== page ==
Greek-style mansplaining. Illustration: Kate Hazell

#MeToo and the Odyssey: the Greek origins of mansplaining

Homer's classic was literature's first example of men shutting up women. But it is a mistake to write off the Odyssey as a misogynist text
September 18, 2018

I would wager that there is no woman reading this who has not experienced—at some point in her life and probably at some point in the past 24 hours—being shut up, talked over, interrupted or simply ignored by a man.

The #MeToo movement has been extraordinary in uncorking a flood of accusations, testimony and sharing of bitter experiences, but cultural norms insist on silencing women all the time—and condemning them as shrill, bossy or hysterical when they do speak out.

Are the ancients to blame for the deeply entrenched habit of silencing women? In her rousing book Women and Power: A Manifesto, classicist Mary Beard notes that shutting women up goes back all the way to the first surviving literature to emerge from Greece—Homer’s epics. She particularly remarks on how, in the Odyssey, Telemachus crossly shuts up his mother, Penelope, in the early part of the poem.

Odysseus has been away for nearly 10 years. At home on Ithaca, suitors are trying to persuade his wife Penelope to choose one of them as a husband. One day a bard sings about the difficult homecomings of the Greeks from the Trojan war. Penelope asks him to choose another subject—this is far too upsetting.

Telemachus then does some pretty heavy-duty mansplaining, telling her it’s not the bard’s fault that things are so terrible but the gods’, before issuing the following charming instruction: “Stick to the loom and distaff. Tell your slaves/ to do their chores as well. It is for men/ to talk, especially me. I am the master.”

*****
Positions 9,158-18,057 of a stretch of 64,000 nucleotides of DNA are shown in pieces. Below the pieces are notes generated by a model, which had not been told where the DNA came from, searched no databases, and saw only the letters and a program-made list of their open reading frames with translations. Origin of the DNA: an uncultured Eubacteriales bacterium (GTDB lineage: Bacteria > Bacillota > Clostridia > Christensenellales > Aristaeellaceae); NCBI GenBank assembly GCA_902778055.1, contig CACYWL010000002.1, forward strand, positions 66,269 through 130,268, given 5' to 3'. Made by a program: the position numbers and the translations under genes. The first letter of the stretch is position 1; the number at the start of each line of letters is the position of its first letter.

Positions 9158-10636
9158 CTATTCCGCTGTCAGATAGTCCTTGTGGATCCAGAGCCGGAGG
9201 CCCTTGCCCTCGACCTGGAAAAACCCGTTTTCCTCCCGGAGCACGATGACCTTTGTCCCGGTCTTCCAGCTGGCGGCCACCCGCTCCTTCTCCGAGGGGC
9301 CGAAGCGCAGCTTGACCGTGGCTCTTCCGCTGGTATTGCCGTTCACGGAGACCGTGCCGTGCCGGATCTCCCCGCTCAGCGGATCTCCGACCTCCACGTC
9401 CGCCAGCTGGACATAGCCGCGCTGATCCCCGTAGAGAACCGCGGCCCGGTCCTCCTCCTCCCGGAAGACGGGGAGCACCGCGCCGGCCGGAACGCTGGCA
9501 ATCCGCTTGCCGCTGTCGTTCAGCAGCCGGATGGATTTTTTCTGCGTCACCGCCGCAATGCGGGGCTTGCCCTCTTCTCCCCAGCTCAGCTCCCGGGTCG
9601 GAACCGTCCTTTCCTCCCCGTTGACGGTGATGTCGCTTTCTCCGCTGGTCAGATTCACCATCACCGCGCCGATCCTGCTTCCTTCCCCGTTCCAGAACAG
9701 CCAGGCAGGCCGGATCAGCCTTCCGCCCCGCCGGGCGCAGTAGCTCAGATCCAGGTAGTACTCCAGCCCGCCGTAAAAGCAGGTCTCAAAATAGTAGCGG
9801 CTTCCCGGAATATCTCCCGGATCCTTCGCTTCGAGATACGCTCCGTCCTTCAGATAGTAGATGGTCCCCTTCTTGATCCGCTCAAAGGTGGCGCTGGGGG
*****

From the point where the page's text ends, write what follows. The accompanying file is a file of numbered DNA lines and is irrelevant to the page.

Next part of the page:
"World-historical defeat of the female sex"

Beard wasn’t the first to be struck by this scene in the Odyssey. In The Origin of the Family, Private Property and the State, Friedrich Engels picked it out, remarking that “in the heroic age we find the woman already being humiliated by the domination of the man…” Engels was fitting this scene into a theory of human development in which a prehistoric matriarchy (or so he thought), gave way to a patriarchy.

This was “the world-historical defeat of the female sex. The man took command in the home also; the woman was degraded and reduced to servitude, she became the slave of his lust and a mere instrument for the production of children.”

For Engels this process was already underway in the “heroic age” of Homer and complete several centuries later in the 5th century BC, when Pericles, in his famous funeral oration, told the Athenian populace that the greatest honour for women was not to be spoken about (let alone to speak out themselves).

The Odyssey's feminists

But it’s too simple to write off the Odyssey as a misogynist text. Even in the passage I’ve quoted, things are more complex than they seem. Telemachus is shown to be rather adolescent, a little sulky; his mother is, despite her limited room for manoeuvre politically, resourceful and canny.

There are other female figures too in the Odyssey—the goddess Athena, the most powerful of the lot; a shrewd witch, Circe; and the extraordinary Helen of Troy, who is shown to be a great deal smarter than her husband, Menelaus—and in one scene doles out drugs to keep PTSD brought on by the Trojan war at bay.

One commentator, Samuel Butler, was so struck by the positive characterisation of women in the poem that he thought its writer might be female—a theory he propounded at entertaining length in his work The Authoress of the Odyssey. That, alas, is highly unlikely. But it is a reminder of the depth and humanity of the poem—one that is far from uncritical of its male heroes, and whose women do not stay silent for long.